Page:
What do you do for your games? As a player or a GM?

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About wrathofzombie

I am a History major attending a community college until I can get more financial aid and attend a four year school. I am living in NJ with my girlfriend who is currently wrapping up on obtaining her PhD in Toxicology. I love Star Wars, Role-playing, video games, working out, reading, writing, and hanging with my girlfriend, dog (Perfect), and two kittens (Birch and Brambles). My main focus on this site will be my discussion of Role-playing games and ideas and hopefully contribute something worth a damn. View all posts by wrathofzombie

6 responses to “Betrayal- An Emotional Response

  • anarkeith

    I’m also a Joss Whedon fan, although my exposure so far is limited to Firefly, the X-Men series he wrote, and a bit of Dollhouse. The crew from Firefly always struck me as a classic adventuring party.

    That’s the kind of rich character development I’d love to see in my games. However, one of my monthly games is full of people who really just want to get together to kill things and take their stuff; eat pizza; and tell jokes. It’s a good time, but not very deep for my storytelling needs.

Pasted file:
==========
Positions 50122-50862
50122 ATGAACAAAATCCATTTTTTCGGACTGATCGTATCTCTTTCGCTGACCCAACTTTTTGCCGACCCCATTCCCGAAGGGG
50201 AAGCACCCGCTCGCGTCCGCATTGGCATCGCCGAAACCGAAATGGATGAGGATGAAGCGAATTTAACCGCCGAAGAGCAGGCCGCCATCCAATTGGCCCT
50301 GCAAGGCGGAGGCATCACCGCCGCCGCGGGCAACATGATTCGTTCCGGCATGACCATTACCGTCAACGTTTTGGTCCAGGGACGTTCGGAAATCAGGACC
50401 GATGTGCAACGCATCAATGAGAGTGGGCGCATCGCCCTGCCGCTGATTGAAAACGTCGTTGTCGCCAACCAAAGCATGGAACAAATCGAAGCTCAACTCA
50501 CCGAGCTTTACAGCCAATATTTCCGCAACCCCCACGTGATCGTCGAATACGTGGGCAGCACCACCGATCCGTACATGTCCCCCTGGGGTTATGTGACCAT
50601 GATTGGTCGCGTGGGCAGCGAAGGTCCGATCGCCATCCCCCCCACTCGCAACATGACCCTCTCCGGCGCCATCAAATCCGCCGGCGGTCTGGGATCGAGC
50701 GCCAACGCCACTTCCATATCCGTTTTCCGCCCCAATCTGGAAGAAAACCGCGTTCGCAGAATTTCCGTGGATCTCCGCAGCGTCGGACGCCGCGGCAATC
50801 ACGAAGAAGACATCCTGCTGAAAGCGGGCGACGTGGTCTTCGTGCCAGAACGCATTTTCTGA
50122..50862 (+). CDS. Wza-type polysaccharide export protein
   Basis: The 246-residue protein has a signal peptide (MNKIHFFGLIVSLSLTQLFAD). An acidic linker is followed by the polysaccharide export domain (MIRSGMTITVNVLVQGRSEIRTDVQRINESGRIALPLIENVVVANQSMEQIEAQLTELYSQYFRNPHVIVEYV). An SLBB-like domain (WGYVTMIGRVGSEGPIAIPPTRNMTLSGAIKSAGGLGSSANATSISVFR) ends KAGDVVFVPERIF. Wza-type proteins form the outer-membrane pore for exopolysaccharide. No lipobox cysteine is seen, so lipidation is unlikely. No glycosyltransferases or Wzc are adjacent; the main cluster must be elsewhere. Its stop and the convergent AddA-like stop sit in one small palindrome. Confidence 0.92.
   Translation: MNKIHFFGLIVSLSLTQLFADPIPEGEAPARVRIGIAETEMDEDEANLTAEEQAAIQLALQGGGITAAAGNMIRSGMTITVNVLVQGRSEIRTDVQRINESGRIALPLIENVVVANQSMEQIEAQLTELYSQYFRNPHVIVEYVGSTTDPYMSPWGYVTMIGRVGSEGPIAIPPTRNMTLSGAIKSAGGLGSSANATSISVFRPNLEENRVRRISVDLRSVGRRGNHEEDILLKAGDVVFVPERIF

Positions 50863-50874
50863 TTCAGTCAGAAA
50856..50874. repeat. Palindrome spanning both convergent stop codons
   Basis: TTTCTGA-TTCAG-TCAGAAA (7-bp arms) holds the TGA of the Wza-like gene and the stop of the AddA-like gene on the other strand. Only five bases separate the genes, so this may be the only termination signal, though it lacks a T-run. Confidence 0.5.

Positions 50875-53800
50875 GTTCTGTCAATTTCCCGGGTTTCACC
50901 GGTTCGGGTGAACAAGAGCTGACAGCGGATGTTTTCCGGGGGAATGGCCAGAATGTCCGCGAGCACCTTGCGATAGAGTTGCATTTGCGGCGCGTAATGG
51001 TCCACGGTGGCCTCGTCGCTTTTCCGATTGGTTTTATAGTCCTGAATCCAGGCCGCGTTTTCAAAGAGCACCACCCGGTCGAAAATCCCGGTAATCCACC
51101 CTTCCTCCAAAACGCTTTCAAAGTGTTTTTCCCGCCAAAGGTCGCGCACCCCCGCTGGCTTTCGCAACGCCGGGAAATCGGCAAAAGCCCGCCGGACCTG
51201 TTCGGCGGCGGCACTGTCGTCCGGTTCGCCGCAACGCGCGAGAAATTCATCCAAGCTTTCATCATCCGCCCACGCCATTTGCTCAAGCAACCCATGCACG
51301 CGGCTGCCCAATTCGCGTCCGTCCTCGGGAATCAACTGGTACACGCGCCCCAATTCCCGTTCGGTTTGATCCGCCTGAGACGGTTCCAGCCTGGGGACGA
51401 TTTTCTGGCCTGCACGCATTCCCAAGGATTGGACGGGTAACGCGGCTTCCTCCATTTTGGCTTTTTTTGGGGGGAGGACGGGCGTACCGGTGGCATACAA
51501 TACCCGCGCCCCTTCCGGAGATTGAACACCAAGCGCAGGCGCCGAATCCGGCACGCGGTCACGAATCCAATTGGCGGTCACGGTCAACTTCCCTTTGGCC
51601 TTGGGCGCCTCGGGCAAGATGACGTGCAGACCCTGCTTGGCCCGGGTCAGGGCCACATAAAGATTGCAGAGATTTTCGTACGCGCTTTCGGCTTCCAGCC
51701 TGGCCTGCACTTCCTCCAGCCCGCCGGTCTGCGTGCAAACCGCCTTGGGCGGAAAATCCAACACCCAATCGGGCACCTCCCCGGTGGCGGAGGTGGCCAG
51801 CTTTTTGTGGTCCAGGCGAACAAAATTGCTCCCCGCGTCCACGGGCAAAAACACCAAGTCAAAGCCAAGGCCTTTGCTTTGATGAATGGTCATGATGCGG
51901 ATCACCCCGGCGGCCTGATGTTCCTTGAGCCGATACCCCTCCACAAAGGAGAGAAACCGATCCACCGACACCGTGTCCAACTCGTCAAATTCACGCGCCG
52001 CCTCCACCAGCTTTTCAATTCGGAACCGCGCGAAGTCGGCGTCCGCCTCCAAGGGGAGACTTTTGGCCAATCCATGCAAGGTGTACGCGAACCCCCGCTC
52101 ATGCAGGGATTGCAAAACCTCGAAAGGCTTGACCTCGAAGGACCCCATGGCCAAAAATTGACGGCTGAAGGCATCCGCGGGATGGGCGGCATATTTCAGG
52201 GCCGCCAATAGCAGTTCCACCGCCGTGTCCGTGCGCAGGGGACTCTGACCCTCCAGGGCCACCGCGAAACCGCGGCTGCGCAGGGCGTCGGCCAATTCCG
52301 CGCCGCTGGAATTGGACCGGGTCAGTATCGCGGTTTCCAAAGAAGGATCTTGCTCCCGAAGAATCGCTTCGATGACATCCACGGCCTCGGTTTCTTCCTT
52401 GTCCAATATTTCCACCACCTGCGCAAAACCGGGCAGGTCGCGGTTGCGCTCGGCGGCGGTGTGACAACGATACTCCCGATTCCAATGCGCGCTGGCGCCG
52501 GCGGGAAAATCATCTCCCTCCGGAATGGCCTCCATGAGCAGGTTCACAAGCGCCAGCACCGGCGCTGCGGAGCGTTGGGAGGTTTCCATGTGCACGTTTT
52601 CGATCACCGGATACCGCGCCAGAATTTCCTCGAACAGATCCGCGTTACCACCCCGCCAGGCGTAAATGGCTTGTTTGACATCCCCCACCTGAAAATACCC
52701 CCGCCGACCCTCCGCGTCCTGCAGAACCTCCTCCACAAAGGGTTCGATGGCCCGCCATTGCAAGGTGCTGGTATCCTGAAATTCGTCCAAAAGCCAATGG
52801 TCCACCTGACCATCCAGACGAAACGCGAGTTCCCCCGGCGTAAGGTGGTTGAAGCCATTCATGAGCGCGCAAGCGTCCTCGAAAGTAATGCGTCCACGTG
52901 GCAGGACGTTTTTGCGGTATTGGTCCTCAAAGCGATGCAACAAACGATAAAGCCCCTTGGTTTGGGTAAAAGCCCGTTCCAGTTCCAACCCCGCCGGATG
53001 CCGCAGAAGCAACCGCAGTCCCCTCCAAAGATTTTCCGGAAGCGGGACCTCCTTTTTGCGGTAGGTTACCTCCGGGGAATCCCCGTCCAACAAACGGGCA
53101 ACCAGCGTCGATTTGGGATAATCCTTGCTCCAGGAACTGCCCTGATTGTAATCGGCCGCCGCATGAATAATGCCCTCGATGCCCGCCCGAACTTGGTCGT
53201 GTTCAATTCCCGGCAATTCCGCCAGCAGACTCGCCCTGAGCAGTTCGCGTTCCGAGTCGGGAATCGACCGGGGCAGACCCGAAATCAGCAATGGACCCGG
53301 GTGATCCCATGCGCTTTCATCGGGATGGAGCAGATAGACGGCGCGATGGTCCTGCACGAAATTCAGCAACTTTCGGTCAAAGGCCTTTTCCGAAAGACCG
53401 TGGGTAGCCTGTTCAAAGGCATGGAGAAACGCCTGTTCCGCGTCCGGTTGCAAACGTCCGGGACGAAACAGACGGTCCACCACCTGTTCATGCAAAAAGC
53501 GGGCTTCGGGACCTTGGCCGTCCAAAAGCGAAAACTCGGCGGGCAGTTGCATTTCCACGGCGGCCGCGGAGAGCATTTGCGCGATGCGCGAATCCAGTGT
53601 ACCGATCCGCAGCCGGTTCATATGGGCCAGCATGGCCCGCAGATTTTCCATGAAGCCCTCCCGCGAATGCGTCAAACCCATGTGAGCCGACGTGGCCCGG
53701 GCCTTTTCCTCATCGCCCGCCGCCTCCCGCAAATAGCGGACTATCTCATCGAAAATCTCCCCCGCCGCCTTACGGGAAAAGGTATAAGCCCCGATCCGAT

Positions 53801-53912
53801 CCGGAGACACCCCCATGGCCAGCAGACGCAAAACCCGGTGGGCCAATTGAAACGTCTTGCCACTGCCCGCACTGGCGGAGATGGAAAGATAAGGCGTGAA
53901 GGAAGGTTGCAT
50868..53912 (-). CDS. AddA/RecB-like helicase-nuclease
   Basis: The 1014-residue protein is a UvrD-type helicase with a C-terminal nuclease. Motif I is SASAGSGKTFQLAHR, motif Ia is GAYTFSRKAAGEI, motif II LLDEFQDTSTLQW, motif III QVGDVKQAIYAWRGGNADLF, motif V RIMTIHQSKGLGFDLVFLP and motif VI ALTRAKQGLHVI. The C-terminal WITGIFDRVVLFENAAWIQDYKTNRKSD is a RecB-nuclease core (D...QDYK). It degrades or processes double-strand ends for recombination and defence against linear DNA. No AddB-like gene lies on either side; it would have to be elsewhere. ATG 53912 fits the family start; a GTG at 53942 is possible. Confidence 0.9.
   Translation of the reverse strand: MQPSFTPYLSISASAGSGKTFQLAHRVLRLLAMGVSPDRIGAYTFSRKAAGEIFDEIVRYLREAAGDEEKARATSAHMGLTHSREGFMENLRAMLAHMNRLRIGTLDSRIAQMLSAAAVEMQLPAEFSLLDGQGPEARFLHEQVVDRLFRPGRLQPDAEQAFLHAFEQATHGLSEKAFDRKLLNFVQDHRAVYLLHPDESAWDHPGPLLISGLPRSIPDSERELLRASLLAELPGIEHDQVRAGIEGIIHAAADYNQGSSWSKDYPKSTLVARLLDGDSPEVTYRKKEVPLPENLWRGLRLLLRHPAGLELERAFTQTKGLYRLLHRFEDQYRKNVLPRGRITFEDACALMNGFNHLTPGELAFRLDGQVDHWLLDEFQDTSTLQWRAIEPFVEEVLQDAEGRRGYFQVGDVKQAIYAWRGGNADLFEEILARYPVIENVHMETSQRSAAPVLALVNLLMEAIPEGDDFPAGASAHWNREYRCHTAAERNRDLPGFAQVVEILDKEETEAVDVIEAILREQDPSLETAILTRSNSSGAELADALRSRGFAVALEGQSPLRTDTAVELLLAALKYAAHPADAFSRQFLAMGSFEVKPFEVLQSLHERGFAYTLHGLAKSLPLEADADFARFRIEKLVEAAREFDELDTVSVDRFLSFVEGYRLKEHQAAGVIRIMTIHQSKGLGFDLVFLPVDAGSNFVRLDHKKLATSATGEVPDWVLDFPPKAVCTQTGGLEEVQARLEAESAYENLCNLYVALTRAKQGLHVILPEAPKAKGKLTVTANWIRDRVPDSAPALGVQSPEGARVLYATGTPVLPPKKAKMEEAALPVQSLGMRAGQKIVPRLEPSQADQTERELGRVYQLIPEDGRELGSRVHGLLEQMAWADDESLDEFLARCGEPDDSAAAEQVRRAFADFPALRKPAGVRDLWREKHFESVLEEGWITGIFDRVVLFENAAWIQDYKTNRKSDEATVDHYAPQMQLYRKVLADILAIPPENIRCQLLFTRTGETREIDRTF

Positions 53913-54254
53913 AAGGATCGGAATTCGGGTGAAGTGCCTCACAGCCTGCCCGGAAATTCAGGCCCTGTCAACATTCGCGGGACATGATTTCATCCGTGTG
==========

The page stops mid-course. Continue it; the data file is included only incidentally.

So, I selected a group of GMs and known-storytellers (a writer and a musician/songwriter) and asked them to help me with the world I was homebrewing. The backgrounds that they developed for their characters and their play so far has added a lot to my world, and I’m really glad of their input.

    As you’ve done, I want to find more ways to encourage their participation in the story. When I’m writing character backgrounds for my characters, I’m trying now to put in hooks for my GMs to play with, and for my fellow players to connect with as well.

  • Shinobicow

    I’ve always been a fan as well. Joss is the man. I actually got started with him on Angel, the spin-off to Buffy, and then got into his other shows. Got the Angel complete series box set for Christmas a few years ago. THis has been the gift that keeps on giving and giving.

    However, in all honesty, the recent games I’ve played have all focused on the Dungeon-telling side of things. I seem to be cursed by having all the desire to tell stories with deep backgrounds, but never have players who want to do the same thing…